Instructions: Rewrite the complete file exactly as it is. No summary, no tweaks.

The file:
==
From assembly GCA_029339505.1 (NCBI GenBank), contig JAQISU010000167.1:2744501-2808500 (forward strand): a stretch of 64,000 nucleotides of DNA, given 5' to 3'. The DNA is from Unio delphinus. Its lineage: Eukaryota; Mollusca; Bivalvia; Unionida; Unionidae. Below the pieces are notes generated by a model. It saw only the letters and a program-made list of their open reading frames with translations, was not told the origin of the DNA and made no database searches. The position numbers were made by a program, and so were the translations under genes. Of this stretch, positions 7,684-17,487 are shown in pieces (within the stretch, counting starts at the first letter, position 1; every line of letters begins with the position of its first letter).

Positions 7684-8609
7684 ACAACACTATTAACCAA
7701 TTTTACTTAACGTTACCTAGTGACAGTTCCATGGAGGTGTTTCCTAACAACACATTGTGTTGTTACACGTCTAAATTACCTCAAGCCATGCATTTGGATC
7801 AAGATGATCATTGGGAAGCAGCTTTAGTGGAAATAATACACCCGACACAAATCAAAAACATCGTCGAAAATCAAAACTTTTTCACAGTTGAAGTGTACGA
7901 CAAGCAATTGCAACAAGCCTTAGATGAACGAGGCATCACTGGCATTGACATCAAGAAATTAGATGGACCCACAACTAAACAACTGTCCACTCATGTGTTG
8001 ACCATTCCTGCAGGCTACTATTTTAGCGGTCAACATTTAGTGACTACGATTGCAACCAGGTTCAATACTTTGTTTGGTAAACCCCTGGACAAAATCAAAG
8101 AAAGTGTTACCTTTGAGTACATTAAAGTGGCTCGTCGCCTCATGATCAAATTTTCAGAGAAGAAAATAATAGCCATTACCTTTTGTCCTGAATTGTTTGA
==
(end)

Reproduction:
From assembly GCA_029339505.1 (NCBI GenBank), contig JAQISU010000167.1:2744501-2808500 (forward strand): a stretch of 64,000 nucleotides of DNA, given 5' to 3'. The DNA is from Unio delphinus. Its lineage: Eukaryota; Mollusca; Bivalvia; Unionida; Unionidae. Below the pieces are notes generated by a model. It saw only the letters and a program-made list of their open reading frames with translations, was not told the origin of the DNA and made no database searches. The position numbers were made by a program, and so were the translations under genes. Of this stretch, positions 7,684-17,487 are shown in pieces (within the stretch, counting starts at the first letter, position 1; every line of letters begins with the position of its first letter).

Positions 7684-8609
7684 ACAACACTATTAACCAA
7701 TTTTACTTAACGTTACCTAGTGACAGTTCCATGGAGGTGTTTCCTAACAACACATTGTGTTGTTACACGTCTAAATTACCTCAAGCCATGCATTTGGATC
7801 AAGATGATCATTGGGAAGCAGCTTTAGTGGAAATAATACACCCGACACAAATCAAAAACATCGTCGAAAATCAAAACTTTTTCACAGTTGAAGTGTACGA
7901 CAAGCAATTGCAACAAGCCTTAGATGAACGAGGCATCACTGGCATTGACATCAAGAAATTAGATGGACCCACAACTAAACAACTGTCCACTCATGTGTTG
8001 ACCATTCCTGCAGGCTACTATTTTAGCGGTCAACATTTAGTGACTACGATTGCAACCAGGTTCAATACTTTGTTTGGTAAACCCCTGGACAAAATCAAAG
8101 AAAGTGTTACCTTTGAGTACATTAAAGTGGCTCGTCGCCTCATGATCAAATTTTCAGAGAAGAAAATAATAGCCATTACCTTTTGTCCTGAATTGTTTGA